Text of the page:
American Idiot at the Palace Theatre

American Idiot at the Palace Theatre

Fan of Tommy,then American Idiot is The Who grand rock opera meets Trainspotting

Green Day’s concept album American Idiot is filled with ironic lyrics.

It’s a post 9/11 record, which is far more than another piece of music.

Ideal material for a stage musical, then? If you are a fan of the rock opera Tommy, then yes, as essentially American Idiot is The Who’s grand rock opera meets Trainspotting.

When it premiered in Berkeley, San Francisco - the show was very intimate and immersive. It then transferred to New York and it has toured the UK in a stripped down version. It returns now, in the capable hands of Sell A Door. And thankfully, their low rent version of Footloose, currently doing the rounds, is not a barometer for success here.

The cast, production values and band are all on point here, bringing this iconic album to life with imagination, flair and panache.

Matt Thorpe is an engaging lead, as Johnny – he has a ‘rough and ready’

feel to his performance, which belies that of cutesy musicals and it is incredibly refreshing. Amelia Lily is plastered all over the publicity material and even though she is in good voice and has the swagger required, the role of Whatsername is barely there. It would be great if the role could be adapted, as she is better than the role requires her to be.

Cellen Chugg Jones is tremendous as Tunny, a man torn between bumming around doing nothing or singing up to join the US Army. He has a gravelly voice and stage presence to burn. His is a towering performance and you cannot take your eyes off him. Lucas Rush is disconcertingly good as St Jimmy, reminiscent of the narrator in Blood Brothers but with more attitude. Every time he appears on stage, the show gains momentum and energy.

Alice Stokoe, Emma Housley, Jemma Geanaus and Karina Hind all shine in tiny roles. Hind and Geanaus give out the attitude required to lift a rock musical to the feel of a gig.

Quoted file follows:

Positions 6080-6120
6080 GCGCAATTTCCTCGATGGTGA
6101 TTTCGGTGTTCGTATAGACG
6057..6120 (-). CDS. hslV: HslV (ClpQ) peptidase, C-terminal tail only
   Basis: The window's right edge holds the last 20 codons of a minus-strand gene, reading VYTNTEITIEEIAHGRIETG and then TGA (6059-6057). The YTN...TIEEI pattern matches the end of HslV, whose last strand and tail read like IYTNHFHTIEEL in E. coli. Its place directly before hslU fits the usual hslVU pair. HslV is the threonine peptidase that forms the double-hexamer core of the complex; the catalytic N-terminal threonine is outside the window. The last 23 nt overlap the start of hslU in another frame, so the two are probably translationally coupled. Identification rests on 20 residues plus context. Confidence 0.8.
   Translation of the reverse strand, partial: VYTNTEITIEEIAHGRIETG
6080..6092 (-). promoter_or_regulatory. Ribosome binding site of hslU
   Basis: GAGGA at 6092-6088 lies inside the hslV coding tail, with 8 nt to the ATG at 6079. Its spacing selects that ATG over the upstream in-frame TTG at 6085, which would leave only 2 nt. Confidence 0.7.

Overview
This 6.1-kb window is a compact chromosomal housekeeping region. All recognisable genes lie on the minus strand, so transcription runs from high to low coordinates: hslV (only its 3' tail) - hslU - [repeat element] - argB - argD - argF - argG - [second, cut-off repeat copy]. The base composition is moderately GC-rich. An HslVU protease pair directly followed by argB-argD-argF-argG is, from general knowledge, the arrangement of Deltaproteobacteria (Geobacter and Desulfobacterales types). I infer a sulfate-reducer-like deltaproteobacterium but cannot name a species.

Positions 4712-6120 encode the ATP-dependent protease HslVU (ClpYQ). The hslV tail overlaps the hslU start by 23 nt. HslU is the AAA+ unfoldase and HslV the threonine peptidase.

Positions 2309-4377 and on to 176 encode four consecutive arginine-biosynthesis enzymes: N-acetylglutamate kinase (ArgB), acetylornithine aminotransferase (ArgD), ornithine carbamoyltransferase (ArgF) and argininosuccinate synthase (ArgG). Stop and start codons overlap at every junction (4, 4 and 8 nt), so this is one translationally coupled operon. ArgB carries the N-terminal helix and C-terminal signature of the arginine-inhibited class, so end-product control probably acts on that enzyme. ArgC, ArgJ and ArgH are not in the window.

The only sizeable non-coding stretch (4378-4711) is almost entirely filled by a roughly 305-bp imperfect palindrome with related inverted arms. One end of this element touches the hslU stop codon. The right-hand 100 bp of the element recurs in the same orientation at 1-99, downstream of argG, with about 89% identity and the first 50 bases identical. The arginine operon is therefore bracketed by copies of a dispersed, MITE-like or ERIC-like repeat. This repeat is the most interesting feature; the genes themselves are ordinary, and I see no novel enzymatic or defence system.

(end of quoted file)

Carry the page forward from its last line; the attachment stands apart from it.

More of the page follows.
Sara Perks set design is minimal but effective and gives off the claustrophobic feel that Johhny feels, as he is trapped. Ashley Joiner’s video designs have the humour required to make you smile, as there is plenty to laugh at here, amidst the darkness.

At times the pace slackens, when the cast are required to emote, without music. But when you have the likes of Wake Me Up When September Ends and Boulevard of Broken Dreams; it’s not long before you are carried by Green Day’s epic tunes.

Some fans may expect a gig with a smidgen of plot. But, Green Day’s music has narrative running through it like a stick of rock, so even if you are not a fan of the music – there is enough good stuff here to entertain you. It might even convert you.

If you sighed all the way through We Will Rock You, as you felt  it had the songs, but a paper thin plot; Idiot has far more than a jukebox and with Manchester’s up and down weather, it serves as a genuine Spring Awakening.

To sum up then, American Idiot gives you rock anthems with a conscience delivered with passion and authority by an excellent cast.

American Idiot is t the Palace Theatre until 9 April.

By Glenn Meads for Canal St Online.

Reviewed by on .

Rating: 4

story published on  Wed, 6 Apr 2016